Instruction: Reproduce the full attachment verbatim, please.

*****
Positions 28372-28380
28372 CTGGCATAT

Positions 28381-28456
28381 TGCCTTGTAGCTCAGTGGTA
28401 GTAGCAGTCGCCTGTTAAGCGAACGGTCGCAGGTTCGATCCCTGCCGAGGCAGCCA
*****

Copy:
Positions 28372-28380
28372 CTGGCATAT

Positions 28381-28456
28381 TGCCTTGTAGCTCAGTGGTA
28401 GTAGCAGTCGCCTGTTAAGCGAACGGTCGCAGGTTCGATCCCTGCCGAGGCAGCCA